Re: violence...

Michael S. Lorrey (
Sat, 25 Sep 1999 19:34:42 -0400 wrote:
> I don't know of any correlation between urban environment and serial
> killers. I think a much more significant trend has been the increase in
> mobility in American society. while I do not believe that this necessarily
> has increased the number of serial killers, it has probably allowed the
> organized (more sociopathic versus psychopathic) serial killers to operate
> longer before capture. As for the connection between hunting and decreased
> level of serial killing, I also know of no connection.

I will dig up the citation, but its not that unknown, I've seen it cited several places.
> Correlations I do know of in serial killers: As children, they tend to
> do two or more of the following; set fires, torture animals, continue to wet
> beds late in childhood. The first two are thought to relate to a fascination
> with power, destruction, and a disregard for others. That reminds me of
> another large factor in the make-up of a serial killer, depersonalization of
> the victim. There is a slighter correlation between serial killers and abuse
> in the home (i.e., several serial killers come from backgrounds of neglect
> and/or violence, but only very, very few people raised in neglect and/or
> violence ever become serial killers). Serial killers tend to be fantasy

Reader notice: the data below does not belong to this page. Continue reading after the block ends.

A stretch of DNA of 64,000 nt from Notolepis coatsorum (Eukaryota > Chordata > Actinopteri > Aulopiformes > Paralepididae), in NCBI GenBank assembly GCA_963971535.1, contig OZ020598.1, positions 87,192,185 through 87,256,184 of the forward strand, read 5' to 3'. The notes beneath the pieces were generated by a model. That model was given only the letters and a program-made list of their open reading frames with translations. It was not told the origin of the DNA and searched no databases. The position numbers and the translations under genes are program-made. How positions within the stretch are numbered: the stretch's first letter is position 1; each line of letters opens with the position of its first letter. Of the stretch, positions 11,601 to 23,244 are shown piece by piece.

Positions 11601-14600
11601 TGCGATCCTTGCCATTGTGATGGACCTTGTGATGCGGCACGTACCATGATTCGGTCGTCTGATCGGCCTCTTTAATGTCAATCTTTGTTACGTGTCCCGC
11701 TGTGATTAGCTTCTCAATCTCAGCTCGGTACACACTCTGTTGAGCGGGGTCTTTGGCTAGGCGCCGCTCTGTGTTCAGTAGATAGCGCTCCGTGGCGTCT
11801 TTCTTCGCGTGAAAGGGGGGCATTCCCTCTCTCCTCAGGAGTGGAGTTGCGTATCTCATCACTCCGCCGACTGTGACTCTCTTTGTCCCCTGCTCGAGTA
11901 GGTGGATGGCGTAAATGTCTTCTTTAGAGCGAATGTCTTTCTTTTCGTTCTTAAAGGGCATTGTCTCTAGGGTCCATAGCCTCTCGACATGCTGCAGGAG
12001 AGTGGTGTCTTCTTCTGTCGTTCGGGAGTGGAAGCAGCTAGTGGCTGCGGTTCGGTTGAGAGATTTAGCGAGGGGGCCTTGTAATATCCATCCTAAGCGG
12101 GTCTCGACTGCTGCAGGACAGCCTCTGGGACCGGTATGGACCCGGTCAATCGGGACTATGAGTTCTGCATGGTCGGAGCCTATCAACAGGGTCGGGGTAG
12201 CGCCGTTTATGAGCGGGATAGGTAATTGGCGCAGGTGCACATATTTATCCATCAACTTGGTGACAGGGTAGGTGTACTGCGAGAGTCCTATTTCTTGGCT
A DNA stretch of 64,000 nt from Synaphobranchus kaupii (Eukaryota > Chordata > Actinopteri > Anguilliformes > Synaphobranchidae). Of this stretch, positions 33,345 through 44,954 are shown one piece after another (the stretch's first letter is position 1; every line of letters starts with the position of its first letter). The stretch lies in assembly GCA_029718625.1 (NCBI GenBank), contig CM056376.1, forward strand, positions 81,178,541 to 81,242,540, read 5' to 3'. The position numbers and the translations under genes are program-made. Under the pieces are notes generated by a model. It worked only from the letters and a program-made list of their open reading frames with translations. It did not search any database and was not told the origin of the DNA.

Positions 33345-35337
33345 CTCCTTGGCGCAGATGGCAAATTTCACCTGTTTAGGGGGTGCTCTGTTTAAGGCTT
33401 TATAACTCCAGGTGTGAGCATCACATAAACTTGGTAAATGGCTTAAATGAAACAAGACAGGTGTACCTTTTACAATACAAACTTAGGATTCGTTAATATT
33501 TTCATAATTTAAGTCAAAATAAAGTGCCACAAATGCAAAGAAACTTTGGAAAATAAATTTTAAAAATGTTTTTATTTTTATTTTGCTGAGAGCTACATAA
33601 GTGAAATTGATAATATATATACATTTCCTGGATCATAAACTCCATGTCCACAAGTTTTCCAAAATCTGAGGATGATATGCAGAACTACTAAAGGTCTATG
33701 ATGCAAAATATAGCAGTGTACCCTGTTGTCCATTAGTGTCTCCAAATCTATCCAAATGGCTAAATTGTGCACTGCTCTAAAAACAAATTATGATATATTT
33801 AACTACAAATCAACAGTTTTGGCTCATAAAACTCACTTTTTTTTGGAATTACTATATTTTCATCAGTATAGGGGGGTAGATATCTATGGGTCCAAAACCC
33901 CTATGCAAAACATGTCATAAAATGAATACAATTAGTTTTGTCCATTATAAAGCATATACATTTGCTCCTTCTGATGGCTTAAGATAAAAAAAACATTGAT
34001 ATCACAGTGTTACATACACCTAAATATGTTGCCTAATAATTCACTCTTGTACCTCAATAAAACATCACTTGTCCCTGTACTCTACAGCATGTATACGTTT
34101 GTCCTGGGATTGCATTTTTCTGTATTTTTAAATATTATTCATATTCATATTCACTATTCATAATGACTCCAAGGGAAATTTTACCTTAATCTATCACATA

> driven, starting out with a violent fantasy through which they feel powerful,
> over time the fantasy builds, becoming more elaborate. The serial killer
> will reach a point where imagining is no longer enough, so they begin to act
> out their fantasy, often starting with simulated activity, then moving on to
> animals. If not stopped, they continue to increase the level of violence and
> the type of target evolves. This is both because the serial killer gains in
> sophistication through practice and finds that he needs greater levels of
> violence and/or more difficult targets to gain the same thrill. Oftentimes
> they will make the switch from animals to humans, starting with assaults,
> then serial rapes, then finally murder. Also, they may start with children
> and work up to adults.
> Interestingly, recent studies have suggested that violent crime is not
> related to urban vs rural differences, socioeconomic status, or ethnic
> background, but rather the values and sense of family within neighborhoods.
> In those neighborhoods where people know each other, where it is considered
> the responsibility of all adults to look out for the neighborhood kids, these
> were the ones with the lowest violent crime rates. The main study showing
> this was one done of the area in and around Chicago.

Then why is there such a striking difference in the crime rates between Rockinham County, NH and Middlesex County, MA (right next to each other), which have nearly identical population desities different economic statuses, and vastly different ethnic makeups and gun laws? This sort of disparity is seen in many locations.

> Also, I would suggest that it is not the frequency or severity of
> punishment which most strongly effects crime rates, but rather the certainty
> and consistency of punishment. Few people commit crimes with the expectation
> of being punished (with the exception of those who do it as some sort of
> protest or statement).

Which is why giving citizens the ability to carry their own guns is so important. There is no surer or swifter, certain or consistent punishment than to be shot by your victim at the scene of the crime. Its the only death penalty that works.